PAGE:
Improving discoverability without folders and tags

There’s MoC (Maps of Content) and time stamping but I want to know if there’s anything else to consider?

One thing I’ve always done is HungarianCapitalisation in my notes. I find that helps with search. Can anyone expand on this?

Do you know of other ways to organise notes?

I don’t want to use tags until I’ve explored everything else first.

I’ve noticed that some people mention tag autocompletion as useful but I prefer to keep searchable phrases in my own memory using mnemonics and exposure. I find learning new language useful.

I managed to expand on this since posting.

2 types of thinking:

  1. Detail to summary
  2. Summary first, then drilling down into detail. This is more common.

This post is more for (1): people who already think in detail first and then link into summary as their default mental process. This process is slower. It surely needs a different approach to Zettlekasten.

At the moment, partly because of the above, I’ve only identified ONE goal for Zettlekasten: Rediscover sources.

At the moment, when I’m thinking, all I’m doing is duplicating my own mind. I don’t think I want to externalise the linking process fully. What I really want ObsidianMD and Zettlekasten to do for me as my short term goal is to help me record references to cite what others have said for social proof. I want to remember WHERE I read something. I want to rediscover the original Google Search I used to actually discover the good info without getting lost in clickbait and adverts.

This is why I link; because I want to be able to navigate back to those original input points from websites and authors.

So my goals are:

Examples of this would be:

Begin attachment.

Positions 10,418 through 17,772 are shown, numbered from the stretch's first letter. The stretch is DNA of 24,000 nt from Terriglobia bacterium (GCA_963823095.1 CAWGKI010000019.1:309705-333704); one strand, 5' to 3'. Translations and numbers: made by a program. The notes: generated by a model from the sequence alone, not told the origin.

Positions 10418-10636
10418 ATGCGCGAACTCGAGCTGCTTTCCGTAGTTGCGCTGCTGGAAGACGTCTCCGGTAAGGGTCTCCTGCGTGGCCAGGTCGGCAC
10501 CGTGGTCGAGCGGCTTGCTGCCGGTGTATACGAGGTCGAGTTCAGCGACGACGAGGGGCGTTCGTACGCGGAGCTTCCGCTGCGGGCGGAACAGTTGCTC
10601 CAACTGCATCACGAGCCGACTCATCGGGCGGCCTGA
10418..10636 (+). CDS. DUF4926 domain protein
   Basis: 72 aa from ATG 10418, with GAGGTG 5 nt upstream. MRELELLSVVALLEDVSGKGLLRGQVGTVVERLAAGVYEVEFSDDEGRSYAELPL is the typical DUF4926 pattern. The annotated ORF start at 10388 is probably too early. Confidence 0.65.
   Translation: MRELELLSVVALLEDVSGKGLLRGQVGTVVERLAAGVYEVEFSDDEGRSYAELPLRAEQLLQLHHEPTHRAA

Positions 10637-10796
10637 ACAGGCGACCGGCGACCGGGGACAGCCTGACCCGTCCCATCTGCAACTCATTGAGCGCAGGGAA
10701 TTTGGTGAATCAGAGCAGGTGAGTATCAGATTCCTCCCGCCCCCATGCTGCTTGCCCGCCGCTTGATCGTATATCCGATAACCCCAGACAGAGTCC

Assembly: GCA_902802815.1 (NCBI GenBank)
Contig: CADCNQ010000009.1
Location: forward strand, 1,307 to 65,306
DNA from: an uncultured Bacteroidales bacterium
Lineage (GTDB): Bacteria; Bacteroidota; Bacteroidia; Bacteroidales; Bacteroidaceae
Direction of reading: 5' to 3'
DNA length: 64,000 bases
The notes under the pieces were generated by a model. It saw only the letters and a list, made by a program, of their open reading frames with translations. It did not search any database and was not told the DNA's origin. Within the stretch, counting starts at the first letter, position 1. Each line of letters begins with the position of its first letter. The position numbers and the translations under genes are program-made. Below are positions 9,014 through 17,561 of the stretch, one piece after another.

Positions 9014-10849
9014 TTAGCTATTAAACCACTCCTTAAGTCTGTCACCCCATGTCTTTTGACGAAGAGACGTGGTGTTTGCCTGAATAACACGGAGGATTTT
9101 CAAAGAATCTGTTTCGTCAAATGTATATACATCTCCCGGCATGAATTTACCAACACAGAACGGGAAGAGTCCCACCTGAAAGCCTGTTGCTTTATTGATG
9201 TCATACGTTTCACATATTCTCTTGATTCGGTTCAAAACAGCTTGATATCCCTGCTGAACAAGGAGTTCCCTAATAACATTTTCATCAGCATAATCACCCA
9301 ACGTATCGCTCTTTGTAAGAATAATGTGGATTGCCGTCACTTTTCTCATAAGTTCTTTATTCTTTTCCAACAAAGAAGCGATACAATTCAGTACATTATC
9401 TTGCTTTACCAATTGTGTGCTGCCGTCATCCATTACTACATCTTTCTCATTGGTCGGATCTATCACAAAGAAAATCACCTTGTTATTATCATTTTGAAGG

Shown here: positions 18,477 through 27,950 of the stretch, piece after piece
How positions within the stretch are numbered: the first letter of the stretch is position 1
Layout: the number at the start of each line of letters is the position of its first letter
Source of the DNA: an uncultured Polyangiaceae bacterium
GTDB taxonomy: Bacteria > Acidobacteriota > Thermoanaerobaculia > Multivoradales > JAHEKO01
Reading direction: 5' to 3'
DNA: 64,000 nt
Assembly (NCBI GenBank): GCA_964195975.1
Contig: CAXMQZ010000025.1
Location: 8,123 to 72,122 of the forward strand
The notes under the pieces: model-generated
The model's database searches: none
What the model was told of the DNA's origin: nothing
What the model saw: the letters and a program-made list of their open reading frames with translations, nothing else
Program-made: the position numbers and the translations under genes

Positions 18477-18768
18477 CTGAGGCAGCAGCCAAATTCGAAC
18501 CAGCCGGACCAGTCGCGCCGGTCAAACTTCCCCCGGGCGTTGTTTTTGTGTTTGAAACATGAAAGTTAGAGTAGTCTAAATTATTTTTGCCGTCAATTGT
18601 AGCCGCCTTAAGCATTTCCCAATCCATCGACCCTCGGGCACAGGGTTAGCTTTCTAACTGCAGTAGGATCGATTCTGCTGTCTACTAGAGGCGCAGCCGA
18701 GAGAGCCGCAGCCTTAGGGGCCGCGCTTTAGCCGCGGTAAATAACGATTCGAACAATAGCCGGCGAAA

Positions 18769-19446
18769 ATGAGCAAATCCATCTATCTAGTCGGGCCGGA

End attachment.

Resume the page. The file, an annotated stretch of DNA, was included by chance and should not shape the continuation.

Who = Author of the book
What = unique keyword. Possibly created using HungarianCapitalisation to help searching
WHERE = www link, minimal unique section of book title
WHEN = When I discovered this :date

I also think it’s worth making a habit to remember that keyword somehow by giving it more meaning. Use a mnemonic as part of habit. If you speak another language, write your note in a different language to the source.

Interesting that Hungarian Capitalisation. Haven’t tried it, though.

Try note signifiers at the start of the filename. Using allowed signs/symbols like ! or $ to differentiate between type of note (permanent/fleeting/literature) or note content (from a book/from an article/etc) can help in filtering results and navigating files.

And a better naming of headings/sections and titles will help. Right now, I’m trying a Keywords#description format in my newer notes: Good writing#uses simple language.


Interlinking regular notes may help too.

Let’s imagine you have notes about “Topic A”. One of them make you think about some argument from others notes inside this topic but also notes about “Topic C” and “Topic F”.

So, as soon as you read a note, you can navigate inside the same topic through its name, MOC, Index, or connexion between notes themselves.